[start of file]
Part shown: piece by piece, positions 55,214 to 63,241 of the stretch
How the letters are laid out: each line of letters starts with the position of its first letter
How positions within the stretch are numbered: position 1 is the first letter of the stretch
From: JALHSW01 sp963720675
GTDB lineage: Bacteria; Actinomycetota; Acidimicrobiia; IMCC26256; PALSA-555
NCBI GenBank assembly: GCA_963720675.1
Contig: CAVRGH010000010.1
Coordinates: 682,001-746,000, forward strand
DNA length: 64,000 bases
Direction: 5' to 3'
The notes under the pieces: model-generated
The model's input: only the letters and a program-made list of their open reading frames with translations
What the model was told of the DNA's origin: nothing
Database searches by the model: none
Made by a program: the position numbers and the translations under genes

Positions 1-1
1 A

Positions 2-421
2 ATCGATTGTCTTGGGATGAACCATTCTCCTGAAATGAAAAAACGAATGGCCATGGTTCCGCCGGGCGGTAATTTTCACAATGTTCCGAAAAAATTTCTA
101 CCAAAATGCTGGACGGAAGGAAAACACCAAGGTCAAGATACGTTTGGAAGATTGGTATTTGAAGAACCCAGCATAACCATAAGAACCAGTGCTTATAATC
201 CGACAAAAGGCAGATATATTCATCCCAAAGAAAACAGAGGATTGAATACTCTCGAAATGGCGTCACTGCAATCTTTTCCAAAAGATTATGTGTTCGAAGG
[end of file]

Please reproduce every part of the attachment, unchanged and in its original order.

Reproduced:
Part shown: piece by piece, positions 55,214 to 63,241 of the stretch
How the letters are laid out: each line of letters starts with the position of its first letter
How positions within the stretch are numbered: position 1 is the first letter of the stretch
From: JALHSW01 sp963720675
GTDB lineage: Bacteria; Actinomycetota; Acidimicrobiia; IMCC26256; PALSA-555
NCBI GenBank assembly: GCA_963720675.1
Contig: CAVRGH010000010.1
Coordinates: 682,001-746,000, forward strand
DNA length: 64,000 bases
Direction: 5' to 3'
The notes under the pieces: model-generated
The model's input: only the letters and a program-made list of their open reading frames with translations
What the model was told of the DNA's origin: nothing
Database searches by the model: none
Made by a program: the position numbers and the translations under genes

Positions 1-1
1 A

Positions 2-421
2 ATCGATTGTCTTGGGATGAACCATTCTCCTGAAATGAAAAAACGAATGGCCATGGTTCCGCCGGGCGGTAATTTTCACAATGTTCCGAAAAAATTTCTA
101 CCAAAATGCTGGACGGAAGGAAAACACCAAGGTCAAGATACGTTTGGAAGATTGGTATTTGAAGAACCCAGCATAACCATAAGAACCAGTGCTTATAATC
201 CGACAAAAGGCAGATATATTCATCCCAAAGAAAACAGAGGATTGAATACTCTCGAAATGGCGTCACTGCAATCTTTTCCAAAAGATTATGTGTTCGAAGG